Evaluating employee performance is not simply a matter of saying that he did or did not meet targets. There are a number of factors, especially behavioural ones, that affect performance and many of these are difficult to quantify or measure in mathematical terms. Behaviour is affected by circumstances and this must be taken into account when examining performance. It is subjective in many ways, but that is where the supervisor’s skill and experience come into play. Being able to understand employee behaviour is a critical factor in motivation and improved performance.
Among the key issues are:
Communications skills: An employee cannot work in isolation. He must have the communications skills to relate to and work with others. Some people are able to work very efficiently on their own, but have difficulty in working with others. This is often not due to selfishness or an antisocial attitude, which is negative behaviour. Rather, it could be because of an inability of communicating. This kind of issue will not only affect the employee’s performance but will also create discord in the workplace. If communication skills are a weakness, improving it is something that should be added to the employee’s key result areas and evaluated as part of an ongoing performance review.
Conflict management: An employee who does not come into conflict with fellow workers is one who is not contributing. A person is employed, at any level, not just to do a specific job, but to add value to it in some way or the other. Doing this can affect the work of others and result in conflict. Conflict management skills enable the employee to find a work around so that he is able to do the value addition while finding a way to smooth the ruffled feathers of others. An inability to do this or failure to understand the need for it will result in conflict, thus causing the employee to stop being creative, or even paving a way for major discord in the workplace.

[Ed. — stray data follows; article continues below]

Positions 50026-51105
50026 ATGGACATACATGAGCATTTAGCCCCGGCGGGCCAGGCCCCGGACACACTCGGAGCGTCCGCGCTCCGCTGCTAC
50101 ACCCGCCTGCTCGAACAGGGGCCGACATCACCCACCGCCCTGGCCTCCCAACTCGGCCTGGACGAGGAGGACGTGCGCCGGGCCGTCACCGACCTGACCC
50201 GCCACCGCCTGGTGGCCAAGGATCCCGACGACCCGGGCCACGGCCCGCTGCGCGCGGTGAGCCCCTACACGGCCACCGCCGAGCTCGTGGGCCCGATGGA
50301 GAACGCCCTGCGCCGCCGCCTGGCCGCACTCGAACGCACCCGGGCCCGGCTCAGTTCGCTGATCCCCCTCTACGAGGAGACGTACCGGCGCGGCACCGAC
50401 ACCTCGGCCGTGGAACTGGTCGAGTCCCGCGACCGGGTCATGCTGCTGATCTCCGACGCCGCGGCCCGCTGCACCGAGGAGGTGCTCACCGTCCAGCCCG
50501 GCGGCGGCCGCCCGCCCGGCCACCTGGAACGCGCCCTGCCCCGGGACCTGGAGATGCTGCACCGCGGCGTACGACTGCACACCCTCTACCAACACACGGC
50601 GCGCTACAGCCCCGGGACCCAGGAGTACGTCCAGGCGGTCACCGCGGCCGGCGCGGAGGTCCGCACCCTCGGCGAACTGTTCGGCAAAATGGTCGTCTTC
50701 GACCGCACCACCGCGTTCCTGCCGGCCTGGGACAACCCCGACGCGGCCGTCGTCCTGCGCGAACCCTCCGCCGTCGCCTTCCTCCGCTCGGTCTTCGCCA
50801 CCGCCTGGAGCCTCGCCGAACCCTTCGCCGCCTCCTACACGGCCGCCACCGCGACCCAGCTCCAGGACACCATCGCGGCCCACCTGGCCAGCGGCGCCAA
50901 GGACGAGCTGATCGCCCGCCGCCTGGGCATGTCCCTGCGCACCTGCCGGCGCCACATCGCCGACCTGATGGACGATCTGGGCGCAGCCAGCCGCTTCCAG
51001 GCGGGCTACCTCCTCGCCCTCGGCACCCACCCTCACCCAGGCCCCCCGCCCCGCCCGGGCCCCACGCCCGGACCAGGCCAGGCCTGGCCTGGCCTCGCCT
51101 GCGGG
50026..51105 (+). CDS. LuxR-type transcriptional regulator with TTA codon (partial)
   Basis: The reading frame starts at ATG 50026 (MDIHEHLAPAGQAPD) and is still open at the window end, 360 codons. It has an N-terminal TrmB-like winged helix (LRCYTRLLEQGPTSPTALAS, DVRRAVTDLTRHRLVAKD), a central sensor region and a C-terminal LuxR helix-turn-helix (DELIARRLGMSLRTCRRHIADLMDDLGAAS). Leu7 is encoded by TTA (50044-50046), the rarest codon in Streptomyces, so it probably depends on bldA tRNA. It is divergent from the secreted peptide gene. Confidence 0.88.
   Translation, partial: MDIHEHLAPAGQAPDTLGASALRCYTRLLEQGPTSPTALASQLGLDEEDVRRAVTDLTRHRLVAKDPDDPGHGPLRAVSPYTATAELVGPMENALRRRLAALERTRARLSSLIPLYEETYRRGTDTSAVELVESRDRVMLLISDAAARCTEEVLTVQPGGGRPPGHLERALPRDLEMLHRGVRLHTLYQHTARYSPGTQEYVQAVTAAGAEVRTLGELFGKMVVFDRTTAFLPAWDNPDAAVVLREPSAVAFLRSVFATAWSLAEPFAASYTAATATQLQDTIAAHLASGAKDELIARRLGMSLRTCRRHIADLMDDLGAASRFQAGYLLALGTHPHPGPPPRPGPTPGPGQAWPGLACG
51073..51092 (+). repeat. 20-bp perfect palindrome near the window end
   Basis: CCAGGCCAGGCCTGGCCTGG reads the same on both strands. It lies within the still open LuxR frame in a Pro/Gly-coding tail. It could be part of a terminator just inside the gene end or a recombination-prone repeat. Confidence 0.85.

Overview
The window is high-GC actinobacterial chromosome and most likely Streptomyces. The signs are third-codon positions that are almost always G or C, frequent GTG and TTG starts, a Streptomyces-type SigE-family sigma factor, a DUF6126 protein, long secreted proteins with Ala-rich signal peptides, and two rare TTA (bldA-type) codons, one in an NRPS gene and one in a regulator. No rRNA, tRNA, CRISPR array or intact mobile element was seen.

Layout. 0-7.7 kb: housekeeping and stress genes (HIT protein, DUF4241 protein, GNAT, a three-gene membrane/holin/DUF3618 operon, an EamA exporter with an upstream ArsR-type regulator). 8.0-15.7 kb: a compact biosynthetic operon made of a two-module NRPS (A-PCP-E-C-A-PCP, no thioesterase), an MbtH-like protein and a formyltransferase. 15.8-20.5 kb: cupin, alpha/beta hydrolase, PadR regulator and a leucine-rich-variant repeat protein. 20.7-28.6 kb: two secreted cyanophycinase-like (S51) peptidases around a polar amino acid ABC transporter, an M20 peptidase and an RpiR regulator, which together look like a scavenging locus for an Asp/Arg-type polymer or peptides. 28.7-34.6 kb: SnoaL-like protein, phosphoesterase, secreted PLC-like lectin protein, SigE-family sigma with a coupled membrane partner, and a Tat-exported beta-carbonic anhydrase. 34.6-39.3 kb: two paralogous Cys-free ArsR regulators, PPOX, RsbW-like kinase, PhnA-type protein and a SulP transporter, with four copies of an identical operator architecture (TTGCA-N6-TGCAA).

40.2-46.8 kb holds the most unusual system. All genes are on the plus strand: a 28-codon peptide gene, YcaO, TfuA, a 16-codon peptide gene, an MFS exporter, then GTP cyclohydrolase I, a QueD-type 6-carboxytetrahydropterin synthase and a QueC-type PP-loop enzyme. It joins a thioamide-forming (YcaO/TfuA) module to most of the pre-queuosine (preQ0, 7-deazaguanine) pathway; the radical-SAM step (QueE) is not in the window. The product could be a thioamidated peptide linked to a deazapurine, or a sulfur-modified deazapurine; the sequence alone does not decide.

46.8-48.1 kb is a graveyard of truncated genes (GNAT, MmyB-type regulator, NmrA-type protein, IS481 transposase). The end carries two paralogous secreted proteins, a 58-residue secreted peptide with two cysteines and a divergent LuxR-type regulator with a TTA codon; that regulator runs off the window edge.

Work ethic: An employee with a good work ethic can be an invaluable asset for the employer. A person who comes in on time does his work well and is able to cooperate with others and handle a variety of tasks is one to retain and promote. However, a potentially good worker could be demotivated by all kinds of issues, ranging from family problems and workplace conflict to not having the right skills or unavailability of training and educational opportunities to upgrade skills etc. If behaviour reflects a poor work ethic, taking the trouble to get to know the employee better to understand the reasons for the negative attitude can often help in finding ways to guide the employee into overcoming the problems, which would eventually bring his/her performance back on track.
Leadership: Not all employees are natural leaders. This doesn’t mean those people can’t be entrusted with leadership roles. Often, the apparent lack of leadership qualities stems from insecurities and lack of self-confidence. An employee who is unwilling to accept responsibility and has a pessimistic attitude towards success could be mirroring internal insecurities. Including confidence building activities in the employee’s job description could turn a follower into a leader with a positive outlook.
So, use these parameters to judge and improve employee behaviour and performance, which would ultimately contribute to the bottom-line.